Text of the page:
Friedrich von Hayek (1899–1992) is one of the most important intellectuals and social scientists of the twentieth century. His wide-ranging interests were organized around a few core insights, the most important of which is the role of evolved rules and institutions in coordinating dispersed and largely tacit knowledge. Hayek is less well known within organizational scholarship, perhaps because he had little interest in organizations per se. Hayek is usually seen within organizational scholarship as a narrow, technical economist. This chapter aims to change that perception by showing that there is much in Hayek’s work that is of interest to organizational scholarship. This is the case of Hayek’s emphasis on dispersed knowledge in social systems, his subjectivism, emphasis on evolved institutions, and his unique perspective on capital.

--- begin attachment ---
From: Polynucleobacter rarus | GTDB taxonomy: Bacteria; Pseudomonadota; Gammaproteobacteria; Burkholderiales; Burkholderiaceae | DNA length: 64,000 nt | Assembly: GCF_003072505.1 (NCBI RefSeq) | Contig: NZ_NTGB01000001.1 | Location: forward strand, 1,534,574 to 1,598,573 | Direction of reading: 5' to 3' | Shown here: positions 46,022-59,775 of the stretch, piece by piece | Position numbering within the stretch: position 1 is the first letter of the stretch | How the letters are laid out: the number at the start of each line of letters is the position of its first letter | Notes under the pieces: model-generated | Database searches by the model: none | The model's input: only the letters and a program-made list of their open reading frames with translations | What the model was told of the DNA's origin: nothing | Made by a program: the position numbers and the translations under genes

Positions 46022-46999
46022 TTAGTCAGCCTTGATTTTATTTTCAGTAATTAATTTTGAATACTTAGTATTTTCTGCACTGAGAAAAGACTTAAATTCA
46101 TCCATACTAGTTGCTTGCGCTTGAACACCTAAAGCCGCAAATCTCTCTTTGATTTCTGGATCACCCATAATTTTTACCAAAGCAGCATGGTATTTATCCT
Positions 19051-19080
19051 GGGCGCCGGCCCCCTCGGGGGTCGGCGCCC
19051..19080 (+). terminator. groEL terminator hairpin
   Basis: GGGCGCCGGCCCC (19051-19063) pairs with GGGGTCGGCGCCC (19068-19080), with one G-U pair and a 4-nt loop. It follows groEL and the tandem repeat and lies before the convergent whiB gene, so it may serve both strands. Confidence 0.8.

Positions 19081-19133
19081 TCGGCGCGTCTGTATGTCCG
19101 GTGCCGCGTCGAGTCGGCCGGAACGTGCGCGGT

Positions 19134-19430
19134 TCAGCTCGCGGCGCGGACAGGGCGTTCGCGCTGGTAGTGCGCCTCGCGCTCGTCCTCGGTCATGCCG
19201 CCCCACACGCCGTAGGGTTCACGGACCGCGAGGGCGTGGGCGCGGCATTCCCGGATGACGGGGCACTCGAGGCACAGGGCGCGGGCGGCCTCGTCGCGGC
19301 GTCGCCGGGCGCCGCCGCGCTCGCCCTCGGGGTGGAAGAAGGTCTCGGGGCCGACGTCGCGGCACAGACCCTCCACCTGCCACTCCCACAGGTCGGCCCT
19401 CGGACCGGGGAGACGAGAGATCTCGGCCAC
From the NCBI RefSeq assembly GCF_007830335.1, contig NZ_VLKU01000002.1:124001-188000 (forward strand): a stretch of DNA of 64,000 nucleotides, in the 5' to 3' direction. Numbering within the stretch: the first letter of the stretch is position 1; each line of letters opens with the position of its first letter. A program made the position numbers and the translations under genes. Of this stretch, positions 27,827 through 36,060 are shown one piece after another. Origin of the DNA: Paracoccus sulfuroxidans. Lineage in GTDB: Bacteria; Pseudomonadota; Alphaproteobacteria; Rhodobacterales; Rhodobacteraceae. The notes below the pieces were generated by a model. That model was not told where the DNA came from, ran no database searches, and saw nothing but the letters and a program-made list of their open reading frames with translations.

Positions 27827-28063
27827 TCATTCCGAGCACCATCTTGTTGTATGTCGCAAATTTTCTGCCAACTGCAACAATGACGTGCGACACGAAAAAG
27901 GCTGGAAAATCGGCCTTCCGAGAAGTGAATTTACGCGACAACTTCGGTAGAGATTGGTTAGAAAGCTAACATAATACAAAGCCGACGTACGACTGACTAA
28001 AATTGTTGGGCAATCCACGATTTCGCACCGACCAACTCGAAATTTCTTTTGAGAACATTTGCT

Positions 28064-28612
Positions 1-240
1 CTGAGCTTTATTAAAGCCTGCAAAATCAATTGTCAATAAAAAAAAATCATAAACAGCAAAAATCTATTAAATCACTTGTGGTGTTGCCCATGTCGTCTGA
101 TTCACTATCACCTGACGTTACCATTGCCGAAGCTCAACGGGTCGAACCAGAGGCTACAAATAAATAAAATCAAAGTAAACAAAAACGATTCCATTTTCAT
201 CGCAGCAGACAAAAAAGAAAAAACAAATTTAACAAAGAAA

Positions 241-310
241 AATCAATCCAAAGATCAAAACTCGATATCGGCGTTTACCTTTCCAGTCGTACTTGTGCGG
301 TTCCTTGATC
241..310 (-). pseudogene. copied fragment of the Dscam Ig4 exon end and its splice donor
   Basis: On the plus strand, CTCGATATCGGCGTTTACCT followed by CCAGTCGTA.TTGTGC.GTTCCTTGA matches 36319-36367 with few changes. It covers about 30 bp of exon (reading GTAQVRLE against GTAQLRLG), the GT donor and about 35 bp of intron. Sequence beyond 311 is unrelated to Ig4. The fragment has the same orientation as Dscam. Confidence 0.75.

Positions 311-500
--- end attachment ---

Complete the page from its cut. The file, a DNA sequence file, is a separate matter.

|Title of host publication||Oxford Handbook of Sociology, Social Theory and Organization Studies : Contemporary Currents|
|Editors||Paul S. Adler, Paul du Gay, Glenn Morgan, Michael Reed|
|Place of Publication||Oxford|
|Publisher||Oxford University Press|
|Publication status||Published - 2014|